1999 - Bel Canto Opera’s production of


English libretto and stage direction by Tom Boyd

Orchestra conducted by the Music Director: William Bell

Two lives so demolished in the course of one day.

"This five-star production with its sumptuous costumes and brilliant effects promises to be the talk of Cheltenham...another triumph with this well-paced production of Verdi's masterpiece in Tom Boyd's vigorous new translation." The Gloucestershire ECHO

"Bel Canto Opera Company's production of Verdi's Rigoletto is great art. And, perhaps more importantly, marvellous entertainment. One can praise and praise again and still not encapsulate the essence of a memorable evening...the perfection of the principals...the enchantment of a Tom Boyd libretto meshing seamlessly with Verdi's sublime score." The Wilts. & Gloucestershire STANDARD (click for full reviews) 

Performances at The Sundial Theatre, Cirencester - 19 & 20 Feb. -- The Playhouse, Cheltenham - 23, 24, 26 & 27 Feb. 1999

Tom Boyd's English version was performed by Stanley Opera at the Concordia Theatre, Hinckley, Leicestershire in April 2011.

CLICK ABOVE to see Rigoletto's meeting with Sparafucile, and the end of Act III 


RIGOLETTO - David Purcell

THE DUKE OF MANTUA - Michael Powell

GILDA - Maria Lancaster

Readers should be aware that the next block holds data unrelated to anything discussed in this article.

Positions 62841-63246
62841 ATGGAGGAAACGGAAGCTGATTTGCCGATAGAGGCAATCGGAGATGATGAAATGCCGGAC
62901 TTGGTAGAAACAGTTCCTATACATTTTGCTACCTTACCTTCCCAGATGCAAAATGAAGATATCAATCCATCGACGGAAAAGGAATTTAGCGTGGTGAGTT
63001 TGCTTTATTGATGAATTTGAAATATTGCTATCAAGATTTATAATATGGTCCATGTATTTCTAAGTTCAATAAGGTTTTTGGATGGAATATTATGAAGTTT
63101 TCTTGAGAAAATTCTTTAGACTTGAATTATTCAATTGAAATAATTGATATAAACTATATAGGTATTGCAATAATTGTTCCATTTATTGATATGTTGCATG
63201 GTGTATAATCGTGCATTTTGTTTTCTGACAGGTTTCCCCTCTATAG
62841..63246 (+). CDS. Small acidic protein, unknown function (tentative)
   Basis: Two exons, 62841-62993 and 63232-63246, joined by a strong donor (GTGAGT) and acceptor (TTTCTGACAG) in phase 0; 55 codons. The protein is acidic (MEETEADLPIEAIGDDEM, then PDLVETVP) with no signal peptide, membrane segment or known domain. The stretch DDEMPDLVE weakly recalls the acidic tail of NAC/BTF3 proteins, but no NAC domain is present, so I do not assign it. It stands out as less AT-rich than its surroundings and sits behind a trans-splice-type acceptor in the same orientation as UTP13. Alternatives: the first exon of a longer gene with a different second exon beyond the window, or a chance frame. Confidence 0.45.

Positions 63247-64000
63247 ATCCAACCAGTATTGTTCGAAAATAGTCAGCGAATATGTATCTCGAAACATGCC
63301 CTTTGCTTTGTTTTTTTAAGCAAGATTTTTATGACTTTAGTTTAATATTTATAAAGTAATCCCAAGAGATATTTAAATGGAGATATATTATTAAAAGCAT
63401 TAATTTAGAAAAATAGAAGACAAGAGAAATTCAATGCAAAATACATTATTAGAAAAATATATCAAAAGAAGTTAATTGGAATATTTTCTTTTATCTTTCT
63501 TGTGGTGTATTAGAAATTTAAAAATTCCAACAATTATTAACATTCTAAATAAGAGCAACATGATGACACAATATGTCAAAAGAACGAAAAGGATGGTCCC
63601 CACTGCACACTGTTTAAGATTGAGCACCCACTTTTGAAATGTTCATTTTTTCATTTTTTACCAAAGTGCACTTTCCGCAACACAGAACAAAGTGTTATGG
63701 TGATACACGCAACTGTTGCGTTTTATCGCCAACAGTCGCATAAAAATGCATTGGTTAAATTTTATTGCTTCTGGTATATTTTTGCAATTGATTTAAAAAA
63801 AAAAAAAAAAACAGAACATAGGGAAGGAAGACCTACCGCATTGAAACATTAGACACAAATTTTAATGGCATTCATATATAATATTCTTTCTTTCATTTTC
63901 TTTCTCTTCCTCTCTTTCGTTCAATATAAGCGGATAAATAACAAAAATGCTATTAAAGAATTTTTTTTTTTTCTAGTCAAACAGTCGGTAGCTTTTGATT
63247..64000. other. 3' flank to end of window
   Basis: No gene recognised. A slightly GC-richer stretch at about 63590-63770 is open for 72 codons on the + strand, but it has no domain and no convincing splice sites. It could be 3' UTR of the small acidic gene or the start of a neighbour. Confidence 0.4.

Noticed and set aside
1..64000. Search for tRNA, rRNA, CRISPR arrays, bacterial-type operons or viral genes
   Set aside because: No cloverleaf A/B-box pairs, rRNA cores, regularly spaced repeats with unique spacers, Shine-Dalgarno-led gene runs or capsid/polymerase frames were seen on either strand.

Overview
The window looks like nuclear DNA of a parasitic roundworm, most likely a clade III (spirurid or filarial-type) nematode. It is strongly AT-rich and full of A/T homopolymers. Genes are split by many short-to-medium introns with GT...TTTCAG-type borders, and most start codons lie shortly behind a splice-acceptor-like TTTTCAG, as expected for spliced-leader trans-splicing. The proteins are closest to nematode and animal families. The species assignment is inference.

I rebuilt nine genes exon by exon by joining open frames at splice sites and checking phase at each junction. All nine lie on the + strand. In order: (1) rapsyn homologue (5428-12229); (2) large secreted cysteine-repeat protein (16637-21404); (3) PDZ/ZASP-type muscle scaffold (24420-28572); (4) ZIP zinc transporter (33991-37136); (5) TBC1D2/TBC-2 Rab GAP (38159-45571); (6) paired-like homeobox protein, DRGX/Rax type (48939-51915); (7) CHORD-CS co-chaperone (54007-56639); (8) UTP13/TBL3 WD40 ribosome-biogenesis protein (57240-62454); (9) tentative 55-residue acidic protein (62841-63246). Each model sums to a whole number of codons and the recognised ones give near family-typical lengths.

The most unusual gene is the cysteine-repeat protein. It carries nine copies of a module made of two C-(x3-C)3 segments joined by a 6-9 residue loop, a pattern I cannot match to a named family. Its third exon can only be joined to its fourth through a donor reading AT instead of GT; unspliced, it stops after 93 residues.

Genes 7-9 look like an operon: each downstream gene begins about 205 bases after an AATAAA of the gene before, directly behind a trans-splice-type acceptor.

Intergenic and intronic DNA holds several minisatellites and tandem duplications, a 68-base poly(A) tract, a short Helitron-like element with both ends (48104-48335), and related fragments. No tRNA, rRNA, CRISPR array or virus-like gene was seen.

MADDALENA - Susan Black

SPARAFUCILE - Edward Harper

GIOVANNA - Joan Self; MONTERONE - Peter Wells; BORSA - Bob Cook; COUNTESS CEPRANO - Jenny Abbott; COUNT CEPRANO - John Sheen ; MARULLO - Tim Cranmore


 CLICK ABOVE to see the end of the opera xxxxxxxxxxxxxxxx CLICK ABOVE to hear the Rigoletto Quartet

DUKE: (to Borsa) I've a mission to help every damsel in distress. They require love; I give them the love they lack. They are grateful to me for my grande largesse. And once they've sampled it...they always come back. It's a service I offer to womankind, whether ladies of rank or those of low birth. They are equal - to me they're the same...a ravishing face, a figure of style and grace, craving a night with me - whoever they may be - all over the earth!


DUKE: (to the Countess Ceprano) My blood burns like fire tonight. Dare I manifest my feeling? I yearn with desire tonight...your beauty's too appealing.